The wedding had been booked for July 11th at St Nicholas’s church in Gosforth, Newcastle, a church which had a lot of connections and meaning for Jamie’s side of the family.
The wedding had been 12months in planning, helped by the vicar, the Revd Jane Natrass. Becky and Jamie had first met her at a wine tasting event organised by the church some time before, and said they instantly knew they wanted her to do their wedding ceremony.
“I love Jane to bits!” said Becky, “She’s just so down to earth and reassuring. She’s the kind of person you can just pick up the phone and call, or text her – she’s approachable and just wants to be helpful.
“When we heard the news about the first lockdown, we were texting with Jane every other day and talking about all the options. I was really upset that the wedding date was in danger of being moved, but Jane had a lovely way of calming me down about it all. We did talk about postposing, but we just wanted to go ahead if we possibly could. It was a significant year for Jamie’s parents since they had married at St Nicholas’s too and it was their 40th wedding anniversary, so we wanted to tie in with that.”
Fortunately the couple didn’t have to postpone, but it was going to be a different kind of wedding ceremony than they’d planned for.
Becky remembered: “The day of the wedding was kind of crazy and untraditional – I know you’re not supposed to stay together the night before a wedding, but we did because it meant the logistics of everything were all so much easier.
“We had to cut down on the number of bridesmaids and had limitations on the aisle – my dad would have to walk behind me 2m away and of course there were hardly any guests.”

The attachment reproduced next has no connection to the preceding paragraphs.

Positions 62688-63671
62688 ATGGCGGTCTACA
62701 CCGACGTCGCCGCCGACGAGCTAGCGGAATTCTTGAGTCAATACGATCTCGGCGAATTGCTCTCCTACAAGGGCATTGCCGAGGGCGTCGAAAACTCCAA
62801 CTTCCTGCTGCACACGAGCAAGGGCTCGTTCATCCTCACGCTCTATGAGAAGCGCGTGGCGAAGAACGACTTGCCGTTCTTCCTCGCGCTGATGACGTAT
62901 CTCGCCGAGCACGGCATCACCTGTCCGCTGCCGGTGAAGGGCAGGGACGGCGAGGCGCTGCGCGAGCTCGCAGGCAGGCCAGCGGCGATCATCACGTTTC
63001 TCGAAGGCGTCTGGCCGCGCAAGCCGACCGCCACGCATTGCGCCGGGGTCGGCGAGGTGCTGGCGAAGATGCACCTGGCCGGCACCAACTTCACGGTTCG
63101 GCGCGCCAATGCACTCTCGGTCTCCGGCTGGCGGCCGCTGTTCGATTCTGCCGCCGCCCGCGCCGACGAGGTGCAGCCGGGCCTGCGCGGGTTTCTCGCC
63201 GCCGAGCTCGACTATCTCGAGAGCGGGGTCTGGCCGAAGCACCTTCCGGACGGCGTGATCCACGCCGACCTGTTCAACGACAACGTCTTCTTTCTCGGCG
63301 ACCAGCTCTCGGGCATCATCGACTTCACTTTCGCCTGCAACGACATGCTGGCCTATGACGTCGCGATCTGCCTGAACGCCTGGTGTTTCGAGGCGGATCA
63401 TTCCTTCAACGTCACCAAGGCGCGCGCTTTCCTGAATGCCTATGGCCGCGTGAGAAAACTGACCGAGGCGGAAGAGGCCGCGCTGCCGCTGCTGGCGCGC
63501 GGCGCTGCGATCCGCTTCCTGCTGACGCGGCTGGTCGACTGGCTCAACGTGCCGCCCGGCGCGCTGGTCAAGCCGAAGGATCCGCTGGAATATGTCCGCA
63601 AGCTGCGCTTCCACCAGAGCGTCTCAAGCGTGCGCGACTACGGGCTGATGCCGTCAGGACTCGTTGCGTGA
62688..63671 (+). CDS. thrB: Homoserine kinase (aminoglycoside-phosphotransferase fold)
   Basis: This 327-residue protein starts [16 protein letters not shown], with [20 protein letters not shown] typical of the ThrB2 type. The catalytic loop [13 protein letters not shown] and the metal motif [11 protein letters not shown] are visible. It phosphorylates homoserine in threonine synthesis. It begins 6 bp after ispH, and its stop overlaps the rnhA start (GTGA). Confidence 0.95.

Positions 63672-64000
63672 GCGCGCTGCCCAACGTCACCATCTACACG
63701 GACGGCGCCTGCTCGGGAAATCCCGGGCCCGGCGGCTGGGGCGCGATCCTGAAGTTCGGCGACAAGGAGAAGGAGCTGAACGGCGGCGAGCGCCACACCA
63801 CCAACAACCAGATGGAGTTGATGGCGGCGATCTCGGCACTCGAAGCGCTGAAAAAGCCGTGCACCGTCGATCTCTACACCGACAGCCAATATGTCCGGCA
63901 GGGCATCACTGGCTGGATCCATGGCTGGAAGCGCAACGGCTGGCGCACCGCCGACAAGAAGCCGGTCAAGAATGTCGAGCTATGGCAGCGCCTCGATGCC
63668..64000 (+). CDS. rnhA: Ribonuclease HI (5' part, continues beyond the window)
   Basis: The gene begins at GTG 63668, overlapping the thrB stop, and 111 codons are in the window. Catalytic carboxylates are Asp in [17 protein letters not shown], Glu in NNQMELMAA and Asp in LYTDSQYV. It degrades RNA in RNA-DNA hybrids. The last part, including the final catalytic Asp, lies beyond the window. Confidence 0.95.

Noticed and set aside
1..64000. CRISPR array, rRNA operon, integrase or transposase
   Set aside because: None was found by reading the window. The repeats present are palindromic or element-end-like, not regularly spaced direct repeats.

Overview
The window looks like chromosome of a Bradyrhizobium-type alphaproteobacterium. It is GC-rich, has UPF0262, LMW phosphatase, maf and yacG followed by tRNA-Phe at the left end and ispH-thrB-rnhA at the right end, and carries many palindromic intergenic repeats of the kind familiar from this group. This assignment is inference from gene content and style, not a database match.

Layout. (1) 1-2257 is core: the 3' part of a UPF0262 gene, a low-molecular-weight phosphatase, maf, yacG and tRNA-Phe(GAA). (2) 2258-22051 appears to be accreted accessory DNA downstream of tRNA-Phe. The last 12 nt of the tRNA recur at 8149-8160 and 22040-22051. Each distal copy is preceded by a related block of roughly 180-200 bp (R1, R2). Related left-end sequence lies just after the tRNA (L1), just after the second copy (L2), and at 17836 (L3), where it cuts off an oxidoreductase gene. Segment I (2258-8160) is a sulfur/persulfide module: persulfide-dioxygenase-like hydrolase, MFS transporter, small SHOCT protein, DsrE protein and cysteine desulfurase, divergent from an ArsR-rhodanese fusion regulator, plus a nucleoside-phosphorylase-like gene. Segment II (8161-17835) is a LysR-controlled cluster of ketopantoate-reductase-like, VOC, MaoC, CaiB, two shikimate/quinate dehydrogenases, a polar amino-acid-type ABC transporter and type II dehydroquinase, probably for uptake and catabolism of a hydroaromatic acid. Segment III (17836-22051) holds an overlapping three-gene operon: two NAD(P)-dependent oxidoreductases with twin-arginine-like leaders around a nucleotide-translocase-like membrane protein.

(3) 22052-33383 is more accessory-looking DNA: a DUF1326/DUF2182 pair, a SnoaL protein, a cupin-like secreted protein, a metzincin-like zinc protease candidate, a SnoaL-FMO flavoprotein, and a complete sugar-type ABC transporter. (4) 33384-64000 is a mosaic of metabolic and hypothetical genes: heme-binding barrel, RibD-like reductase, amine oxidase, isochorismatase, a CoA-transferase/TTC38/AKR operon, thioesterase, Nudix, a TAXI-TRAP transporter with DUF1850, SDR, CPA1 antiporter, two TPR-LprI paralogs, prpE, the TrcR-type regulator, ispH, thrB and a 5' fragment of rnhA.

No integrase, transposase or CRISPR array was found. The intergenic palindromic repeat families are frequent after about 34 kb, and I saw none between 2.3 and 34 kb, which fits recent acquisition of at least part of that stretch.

Jamie went to the church first and remembers how quiet it was: “When I went into church, I had 5-10mins just to sit with my best man, and gather my thoughts. If the church had been full of people I wouldn’t have had that time of peace, so it was kind of nice, and helped me just focus and be calm.”
When Becky arrived, people who couldn’t come into the church were waiting outside to watch.
She recalls it was a moment of mixed emotions: “This day that I’d been dreaming about all my life since I was a little girl was now happening, but it was so different to how I’d imagined it.
“But once we were all in church, it felt such a peaceful, safe space. I was always adamant I wanted a church wedding and think this was the reason why – you feel that warmth. And because there were so few guests there, it was really quiet as well. It gave us time to focus on the commitment we were making, to reflect and to really take it all in. I don’t think that would have been the case if it had been the original full guest list.
“Obviously we didn’t want all our extended family and friends to miss out, so we live-streamed the service, and in the end, far more people saw the wedding than would have otherwise – people abroad watched it, even some of my former school teachers saw it! From that point of view, it was a blessing in disguise – that we could share that moment with so many more.”
It was especially poignant for Jamie whose dad couldn’t be at the wedding because he was in a care home, but the care home staff had put on a special buffet there and streamed the video for everyone in the home to see.
“The carers had made such an effort for my dad, and that was fantastic. I paid tribute to him myself by having a bite to eat in the pub beforehand, because that’s just what he did before his and mum’s wedding – it felt like carrying on a bit of a family tradition,” said Jamie.
Since the wedding day, the couple have tuned in to ‘Zoom church’ at St Nicholas and got to know a few more people there.